Not every presidential administration has the right political mix. Richard Nixon once turned down a giant enchilada from the National Taco Board. Gerald Ford bit into a tamale still wrapped in rice husks.

Then there was Donald Trump’s infamous 2016 tweet declaring, “I love Hispanics!” accompanied by a picture of him grinning in front of a giant taco salad.

UnidosUS President Janet Murguia told the New York Times, “I don’t know that any self-respecting Latino would admit that taco bowls are part of our culture” — never mind that the Chicanos here California and beyond have enjoyed taco salads for decades.

Using Mexican food as a campaign was previously safe, like grabbing a bagel in Manhattan, wrapping up a Philly cheeseburger in Brotherly Love City, or drinking a Schlitz beer in Wisconsin.

That was before 2020, when Trump – the most racist president in recent American history – not only did not lose Latino support from 2016 but increased it.

Suddenly, Republicans realized they had won votes from Mexican-Americans, who have historically overwhelmingly supported Democrats, mainly because GOP officials had long viewed them as invaders. The recent victory of Mayra Flores – a QAnon-watching Republican from South Texas who will not answer whether President Biden was legally elected – as the first Mexican-born House representative only added to their feverish dreams.

That’s why conservatives suddenly doing their worst wake-up impersonation and claiming that Biden and the Democrats are racist for claiming that Latinos are banh tet.

But that clumsy is also why the writer of the first lady’s UnidosUS speech threw in breakfast tacos. They are a culinary staple of Texas, but especially San Antonio, where the first meal has been widely acclaimed. (Don’t believe Austin.) It is hoped that by shouting out this beloved local staple, Biden will be seen as far more knowledgeable and attuned to Latinos than Republicans and will be able to keep his popularity. Latino support at a time when her husband was in dire need. it.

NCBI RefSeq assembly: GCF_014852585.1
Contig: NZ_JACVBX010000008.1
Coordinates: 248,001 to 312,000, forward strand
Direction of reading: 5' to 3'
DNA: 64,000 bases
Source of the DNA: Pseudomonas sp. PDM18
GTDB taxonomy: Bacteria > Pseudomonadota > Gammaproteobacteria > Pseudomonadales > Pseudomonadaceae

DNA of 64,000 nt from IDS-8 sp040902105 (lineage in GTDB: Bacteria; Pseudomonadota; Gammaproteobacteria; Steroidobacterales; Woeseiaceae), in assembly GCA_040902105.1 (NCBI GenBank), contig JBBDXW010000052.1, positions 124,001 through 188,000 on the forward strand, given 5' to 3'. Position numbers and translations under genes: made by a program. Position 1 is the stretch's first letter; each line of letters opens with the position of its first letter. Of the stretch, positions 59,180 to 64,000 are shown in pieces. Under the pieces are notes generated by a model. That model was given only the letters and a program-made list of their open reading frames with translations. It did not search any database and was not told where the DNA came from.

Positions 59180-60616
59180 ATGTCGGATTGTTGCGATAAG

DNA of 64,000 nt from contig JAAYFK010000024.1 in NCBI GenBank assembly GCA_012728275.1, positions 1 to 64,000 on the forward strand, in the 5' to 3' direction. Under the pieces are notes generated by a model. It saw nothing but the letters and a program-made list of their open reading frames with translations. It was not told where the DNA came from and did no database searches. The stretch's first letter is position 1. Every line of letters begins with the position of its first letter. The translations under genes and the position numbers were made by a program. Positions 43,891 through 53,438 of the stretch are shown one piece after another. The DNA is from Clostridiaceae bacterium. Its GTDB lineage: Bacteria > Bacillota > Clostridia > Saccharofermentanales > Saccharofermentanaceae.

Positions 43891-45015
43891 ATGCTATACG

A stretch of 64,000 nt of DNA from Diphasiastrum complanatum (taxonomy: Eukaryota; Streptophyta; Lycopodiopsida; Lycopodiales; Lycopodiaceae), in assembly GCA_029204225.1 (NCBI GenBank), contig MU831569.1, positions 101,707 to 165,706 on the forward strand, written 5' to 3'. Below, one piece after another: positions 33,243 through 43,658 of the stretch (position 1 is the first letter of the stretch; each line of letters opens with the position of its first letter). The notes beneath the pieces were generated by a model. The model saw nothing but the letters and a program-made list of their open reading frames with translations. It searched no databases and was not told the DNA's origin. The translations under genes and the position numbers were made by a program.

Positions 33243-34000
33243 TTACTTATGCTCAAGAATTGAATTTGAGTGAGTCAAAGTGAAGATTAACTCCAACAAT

Tacos are no longer neutral. It becomes weaponized in the name of possessing the other side.

Immediately after Biden’s apology, I called Jose R. Ralat, taco editor at Texas Monthly and author of “American Tacos: A History and Guide,” the second-best book on Mexican culinary history. in the United States, after my book. . He took me out for tacos in San Antonio this May and I was still full but that sadly didn’t include breakfast tacos.

Ralat told me over the phone: “My friends are like ‘meh’. “It’s not an argument; it is a fake pas. It’s the equivalent of the groom’s mother wearing white to the wedding.”

He criticized Republicans as “reckless and cynical.” But he also applauded Biden for setting himself up for failure.

“Her big mistake was trying to lump an incredibly diverse cultural group into one thing,” he said. “It’s always been impossible, and that’s always going to be counterproductive.”

For National Assn worth laughing. In the statement of the Hispanic Journalist, Ralat – a member – was even less forgiving.

“They have more important fish to fry, man,” he said. “They need to focus on diversifying the newsrooms.”

Despite Biden’s comments, Ralat predicts that politicians will continue to eat and shout out banh tet throughout this year’s midterms and beyond.

“Taco is seen as an accessible subject and is enjoyed by Latinos in general,” he said. “And as we’ve seen, it doesn’t always work. But, hey: At least it’s not corndogs. “ Column: Jill Biden and GOP are two sides of a breakfast taco